Surprise, Surprise: Nobel Prize Awarded for Politics, Not Substance
Luke Coffey /
Many self-righteous and smug Eurocrats will be celebrating the European Union’s Nobel Peace Prize, which was awarded earlier today in Oslo, Norway.
Wisely and sensibly, some European leaders, such as British Prime Minister David Cameron and Czech President Václav Klaus, decided not to attend today’s ceremony.
It was clear to many when the announcement was made in October that this was nothing short of a public relations stunt to shore up support for the failing European Project. Far from ensuring a peaceful and stable Europe, the hubris shown by Brussels-based Eurocrats when dealing with the Eurozone crisis has ushered in an era of instability and uncertainty across the continent not seen for a generation.
According to the Nobel Committee responsible for selecting the winner, the European Union won this award because the EU has “for over six decades contributed to the advancement of peace and reconciliation, democracy and human rights in Europe.”
The committee further suggested that, after World War II, there was a real threat of war between France and Germany and that the EU somehow prevented war from happening.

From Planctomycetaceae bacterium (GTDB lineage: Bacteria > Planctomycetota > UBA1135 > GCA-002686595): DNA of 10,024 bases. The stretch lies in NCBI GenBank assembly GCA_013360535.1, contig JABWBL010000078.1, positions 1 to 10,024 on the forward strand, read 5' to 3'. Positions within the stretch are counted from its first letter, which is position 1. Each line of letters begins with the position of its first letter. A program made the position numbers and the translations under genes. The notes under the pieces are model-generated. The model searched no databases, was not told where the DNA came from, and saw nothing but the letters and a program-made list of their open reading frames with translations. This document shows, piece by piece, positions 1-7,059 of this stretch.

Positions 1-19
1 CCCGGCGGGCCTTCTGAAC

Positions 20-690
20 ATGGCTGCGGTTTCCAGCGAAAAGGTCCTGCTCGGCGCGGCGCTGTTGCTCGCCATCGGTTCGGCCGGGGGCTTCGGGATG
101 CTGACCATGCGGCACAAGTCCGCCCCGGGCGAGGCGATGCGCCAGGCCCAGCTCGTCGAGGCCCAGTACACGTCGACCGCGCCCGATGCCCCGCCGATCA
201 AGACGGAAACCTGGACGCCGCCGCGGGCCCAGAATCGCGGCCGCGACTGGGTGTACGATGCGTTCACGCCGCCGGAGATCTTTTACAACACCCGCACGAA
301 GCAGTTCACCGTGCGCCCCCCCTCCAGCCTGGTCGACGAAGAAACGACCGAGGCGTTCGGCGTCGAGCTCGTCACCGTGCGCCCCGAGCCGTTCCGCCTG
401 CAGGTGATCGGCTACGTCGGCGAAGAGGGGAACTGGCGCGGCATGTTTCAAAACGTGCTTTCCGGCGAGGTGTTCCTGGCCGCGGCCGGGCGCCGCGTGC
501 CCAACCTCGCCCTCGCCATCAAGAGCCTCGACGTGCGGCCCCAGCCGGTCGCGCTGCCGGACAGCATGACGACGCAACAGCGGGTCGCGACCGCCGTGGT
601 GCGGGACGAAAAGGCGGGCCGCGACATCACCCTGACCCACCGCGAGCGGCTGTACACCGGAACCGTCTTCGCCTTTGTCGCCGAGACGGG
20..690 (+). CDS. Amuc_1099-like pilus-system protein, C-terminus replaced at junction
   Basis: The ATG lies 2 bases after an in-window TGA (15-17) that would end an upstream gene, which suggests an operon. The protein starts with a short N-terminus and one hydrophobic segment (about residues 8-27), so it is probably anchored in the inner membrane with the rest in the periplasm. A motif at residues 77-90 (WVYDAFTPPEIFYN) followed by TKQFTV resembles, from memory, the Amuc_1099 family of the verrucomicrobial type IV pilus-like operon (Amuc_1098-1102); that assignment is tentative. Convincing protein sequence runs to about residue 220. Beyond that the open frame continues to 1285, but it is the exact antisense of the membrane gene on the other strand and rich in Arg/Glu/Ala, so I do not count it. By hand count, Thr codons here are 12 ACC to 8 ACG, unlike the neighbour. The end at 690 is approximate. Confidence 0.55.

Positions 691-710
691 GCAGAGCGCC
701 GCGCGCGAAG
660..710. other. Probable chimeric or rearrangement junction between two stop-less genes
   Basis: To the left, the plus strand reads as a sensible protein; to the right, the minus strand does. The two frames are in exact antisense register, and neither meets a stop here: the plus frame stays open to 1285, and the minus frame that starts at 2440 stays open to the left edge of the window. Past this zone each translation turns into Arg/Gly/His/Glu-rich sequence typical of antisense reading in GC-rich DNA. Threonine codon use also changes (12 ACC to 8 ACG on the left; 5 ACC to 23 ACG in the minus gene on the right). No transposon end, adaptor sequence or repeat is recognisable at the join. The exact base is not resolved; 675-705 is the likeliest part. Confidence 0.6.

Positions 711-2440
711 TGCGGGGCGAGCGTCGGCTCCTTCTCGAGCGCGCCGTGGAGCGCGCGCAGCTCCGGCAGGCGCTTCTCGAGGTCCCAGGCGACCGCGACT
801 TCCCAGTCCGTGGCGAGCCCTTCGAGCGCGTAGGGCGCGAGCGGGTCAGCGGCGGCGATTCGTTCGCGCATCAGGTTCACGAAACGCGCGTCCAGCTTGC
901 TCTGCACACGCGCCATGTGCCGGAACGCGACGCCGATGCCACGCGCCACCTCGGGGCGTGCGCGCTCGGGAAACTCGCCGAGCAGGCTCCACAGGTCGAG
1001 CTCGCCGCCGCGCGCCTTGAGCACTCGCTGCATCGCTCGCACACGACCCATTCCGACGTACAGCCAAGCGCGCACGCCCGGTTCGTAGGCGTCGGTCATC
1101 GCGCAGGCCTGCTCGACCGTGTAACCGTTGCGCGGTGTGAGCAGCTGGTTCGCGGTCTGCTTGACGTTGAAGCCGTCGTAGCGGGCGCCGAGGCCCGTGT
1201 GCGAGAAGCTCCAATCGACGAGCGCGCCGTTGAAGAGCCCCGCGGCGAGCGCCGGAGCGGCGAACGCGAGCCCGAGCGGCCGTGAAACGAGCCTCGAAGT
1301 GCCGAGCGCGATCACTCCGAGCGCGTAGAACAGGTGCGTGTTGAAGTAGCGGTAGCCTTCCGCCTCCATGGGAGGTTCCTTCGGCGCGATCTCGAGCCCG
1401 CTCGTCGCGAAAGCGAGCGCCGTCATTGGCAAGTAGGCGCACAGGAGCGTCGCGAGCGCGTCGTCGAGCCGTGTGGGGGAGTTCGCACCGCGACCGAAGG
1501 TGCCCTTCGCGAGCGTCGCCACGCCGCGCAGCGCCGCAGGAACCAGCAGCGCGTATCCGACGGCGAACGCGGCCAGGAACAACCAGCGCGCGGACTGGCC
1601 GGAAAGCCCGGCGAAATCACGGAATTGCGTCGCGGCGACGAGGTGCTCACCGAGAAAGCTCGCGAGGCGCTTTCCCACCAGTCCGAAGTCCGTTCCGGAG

Whatever threat of war existed, it was quashed by the unconditional surrender of Germany (unlike after World War I), the subsequent U.S. and allied occupation force in Germany, the unifying threat to Western Europe posed by the Soviet Union, and, most importantly, the establishment of NATO. If any organization deserves the Nobel Prize for peace and stability in Europe, it is NATO. No objective analysis proves otherwise.
Perhaps the most nonsensical claim by the committee is about the EU’s promotion of democratic values. Far from promoting democracy in Europe, the EU has been steadily eroding democratic values. Over the past six decades, the EU has developed into one of the most undemocratic institutions in the Western world. Power has been removed from sovereign nation states and has become consolidated in obtuse decision-making institutions in Brussels.
So as Greece and the eurozone continue to burn and EU leaders continue to drink $190 bottles of 1992 Chateau Angelus Premier Grand Cru, perhaps they should reflect on where Europe would be today without NATO and the U.S. security guarantee.